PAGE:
- Cubs make history in an unfortunate way
- Pension battle headed for SCOTUS?
- Closed for Progress: downtown’s steady revival
- TRRT Online Edition | July 29-August 4
- State employees get another win in pay dispute
- Judge tosses Chicago pension deal
- AFSCME, Rauner administration still at odds
- Through the brewing class
- AFSCME: Governor trying to force work stoppage
- What’s to negotiate? Illinois GOP, Dems can’t agree on topic
Tube Talk: Step out of your comfort zone
By Paula Hendrickson
We all like different genres, but it’s more often that we dislike certain genres. Me? I’m not much for westerns. Maybe you don’t like musicals. Or perhaps you’d rather watch reality shows than a romantic comedy. But every so often, it’s good to watch an episode or two of something outside your preferred spectrum.
While the idea of a nuclear submarine crew gone rouge might not normally appeal to me, I tuned in to ABC’s Last Resort for two reasons: its co-creator and executive producer is Rockford’s own Shawn Ryan, and it stars one of my favorite actors, Andre Braugher (Homicide: Life on the Street, Men of a Certain Age).
Braugher is such a powerful actor he could read instructions for turning on a faucet and audiences would be riveted. Mix Ryan’s great storytelling, Braugher’s skill, a beautiful location and an amazing cast of characters, and you’ve got a series that is more than the sum of its parts — and well worth watching even, if international thrillers aren’t normally your thing.
(Here’s a fun fact about Last Resort that Ryan shared with me for a profile I wrote about him for the summer issue of Northwest Quarterly: Braugher’s character, Captain Marcus Chaplin, is supposed to be from Rockford. That’s not a huge stretch, since Braugher is a Chicago native. The character’s biographical blurb was part of a graphic on a TV news snippet that was cut from the pilot, and Ryan said he and Braugher both know Chaplin is from Rockford.)
The only thing I don’t understand about Last Resort is why ABC scheduled it at 7 p.m. It seems better suited to a later hour.
Another show I tried for similar reasons — great cast, great pedigree — was CBS’s Vegas. Dennis Quaid is ideal in the lead role as a 1960 rancher-turned-lawman and Michael Chiklis is perfectly cast as a smooth gangster. Yet, something just didn’t click for me with the first episode.
I don’t like discounting a new series based on the pilot episode since they need to introduce characters and explain backstories fairly quickly, so I will watch another episode or two of Vegas before rendering a verdict.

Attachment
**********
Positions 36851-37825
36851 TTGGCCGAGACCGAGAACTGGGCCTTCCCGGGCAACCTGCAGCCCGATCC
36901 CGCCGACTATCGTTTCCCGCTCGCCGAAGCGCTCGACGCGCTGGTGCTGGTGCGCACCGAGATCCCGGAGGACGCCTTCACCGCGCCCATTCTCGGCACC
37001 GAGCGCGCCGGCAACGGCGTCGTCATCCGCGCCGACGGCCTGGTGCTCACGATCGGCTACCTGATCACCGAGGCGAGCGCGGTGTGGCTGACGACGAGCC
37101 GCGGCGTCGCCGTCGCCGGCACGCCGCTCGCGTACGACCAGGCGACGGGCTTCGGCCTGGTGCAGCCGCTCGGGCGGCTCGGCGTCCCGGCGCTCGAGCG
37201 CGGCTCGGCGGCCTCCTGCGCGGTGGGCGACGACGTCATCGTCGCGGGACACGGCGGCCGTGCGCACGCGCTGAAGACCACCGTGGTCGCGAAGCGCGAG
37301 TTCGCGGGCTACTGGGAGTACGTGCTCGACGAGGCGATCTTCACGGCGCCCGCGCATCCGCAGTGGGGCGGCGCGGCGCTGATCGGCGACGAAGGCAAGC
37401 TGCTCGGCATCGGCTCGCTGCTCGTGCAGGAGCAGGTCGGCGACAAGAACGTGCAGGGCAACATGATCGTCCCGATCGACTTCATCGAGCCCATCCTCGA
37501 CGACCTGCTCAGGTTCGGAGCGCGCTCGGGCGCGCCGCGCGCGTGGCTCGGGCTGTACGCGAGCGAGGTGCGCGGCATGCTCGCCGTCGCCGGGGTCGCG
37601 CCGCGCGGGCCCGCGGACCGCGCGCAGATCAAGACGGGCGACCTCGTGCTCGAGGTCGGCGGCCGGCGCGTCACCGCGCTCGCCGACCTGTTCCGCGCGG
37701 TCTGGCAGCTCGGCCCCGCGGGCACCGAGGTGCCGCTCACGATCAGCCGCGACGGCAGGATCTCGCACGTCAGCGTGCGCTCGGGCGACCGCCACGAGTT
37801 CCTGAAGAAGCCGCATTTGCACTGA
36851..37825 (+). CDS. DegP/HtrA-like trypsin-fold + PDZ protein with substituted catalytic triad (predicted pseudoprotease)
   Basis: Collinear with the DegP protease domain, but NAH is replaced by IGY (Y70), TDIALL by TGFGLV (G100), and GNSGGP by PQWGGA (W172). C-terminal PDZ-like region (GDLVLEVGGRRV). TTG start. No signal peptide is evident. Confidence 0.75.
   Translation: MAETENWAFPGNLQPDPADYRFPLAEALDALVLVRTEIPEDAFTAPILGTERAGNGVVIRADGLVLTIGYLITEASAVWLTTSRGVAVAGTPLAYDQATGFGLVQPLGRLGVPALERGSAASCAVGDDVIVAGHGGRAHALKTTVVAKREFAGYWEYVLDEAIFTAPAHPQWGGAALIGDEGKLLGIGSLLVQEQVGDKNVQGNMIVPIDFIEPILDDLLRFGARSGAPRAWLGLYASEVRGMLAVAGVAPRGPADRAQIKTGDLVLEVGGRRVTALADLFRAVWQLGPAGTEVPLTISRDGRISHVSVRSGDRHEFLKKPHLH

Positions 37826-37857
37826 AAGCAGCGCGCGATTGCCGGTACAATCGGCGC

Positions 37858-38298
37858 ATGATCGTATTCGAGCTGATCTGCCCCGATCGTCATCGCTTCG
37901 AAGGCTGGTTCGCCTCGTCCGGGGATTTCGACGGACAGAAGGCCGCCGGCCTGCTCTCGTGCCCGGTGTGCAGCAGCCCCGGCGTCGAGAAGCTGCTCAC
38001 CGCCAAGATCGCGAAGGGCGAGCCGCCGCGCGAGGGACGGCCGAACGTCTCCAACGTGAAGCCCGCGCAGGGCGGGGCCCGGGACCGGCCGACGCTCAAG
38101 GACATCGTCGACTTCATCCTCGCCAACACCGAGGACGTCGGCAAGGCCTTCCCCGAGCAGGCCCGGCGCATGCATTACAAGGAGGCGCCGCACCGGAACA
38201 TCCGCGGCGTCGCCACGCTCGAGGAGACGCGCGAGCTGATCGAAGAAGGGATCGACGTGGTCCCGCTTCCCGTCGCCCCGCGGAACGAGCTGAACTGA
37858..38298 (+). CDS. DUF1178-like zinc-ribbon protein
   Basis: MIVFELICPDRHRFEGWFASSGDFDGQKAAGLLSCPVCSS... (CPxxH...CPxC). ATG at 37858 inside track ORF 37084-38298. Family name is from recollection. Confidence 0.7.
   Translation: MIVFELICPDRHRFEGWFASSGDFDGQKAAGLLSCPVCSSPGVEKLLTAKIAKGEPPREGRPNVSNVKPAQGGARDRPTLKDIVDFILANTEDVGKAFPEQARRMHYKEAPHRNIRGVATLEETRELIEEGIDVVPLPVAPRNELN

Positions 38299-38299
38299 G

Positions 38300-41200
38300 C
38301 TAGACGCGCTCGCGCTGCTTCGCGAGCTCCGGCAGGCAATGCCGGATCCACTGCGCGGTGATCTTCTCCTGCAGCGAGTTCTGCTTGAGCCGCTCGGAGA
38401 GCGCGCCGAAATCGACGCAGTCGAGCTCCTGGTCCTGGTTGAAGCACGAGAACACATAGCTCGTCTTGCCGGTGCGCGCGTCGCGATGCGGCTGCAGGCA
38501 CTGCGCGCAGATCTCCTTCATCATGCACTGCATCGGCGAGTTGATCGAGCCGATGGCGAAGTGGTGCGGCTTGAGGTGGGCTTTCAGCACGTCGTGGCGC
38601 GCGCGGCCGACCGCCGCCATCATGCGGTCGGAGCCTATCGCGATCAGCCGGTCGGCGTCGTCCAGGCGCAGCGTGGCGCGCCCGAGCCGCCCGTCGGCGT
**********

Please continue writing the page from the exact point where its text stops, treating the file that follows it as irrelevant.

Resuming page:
While I enjoy listening to some classic Patsy Cline or Johnny Cash songs now and then, I’m not what you’d call a big fan of country music. ABC’s Nashville is one of the most talked about new shows of the season. It doesn’t premiere until Oct. 10, but now that my DVD player decided to start working again, I finally watched it the other day. Am I ever glad I did.
If I hadn’t stepped outside of my usual comfort zone, I would have missed out on what, to me, is the best new series of the season. Nashville is beautifully shot, well-acted, and the original music — despite a slight country twang — is accessible to non-country fans like me.
Some new shows I knew I’d probably like, simply because of the genres: Elementary, Revolution, 666 Park Avenue, Ben & Kate and Go On to name a few. But a couple of my favorite new series will have my friends scratching their heads trying to figure out what exactly I like about Last Resort and Nashville.
It’s simple: they’re well-made programs that pay great attention to tiny details.
Vegas, Tuesdays at 9 p.m. on CBS
Last Resort, Thursdays at 7 p.m. on ABC
Nashville debuts Wednesday, Oct. 10, at 9 p.m. on ABC.
Paula Hendrickson is a regular contributor to Emmy magazine and Variety, and has been published in numerous national publications, including American Bungalow, Television Week and TVGuide. Follow her on Twitter at P_Hendrickson and send your suggestions to firstname.lastname@example.org.
From the Oct. 3-9, 2012, issue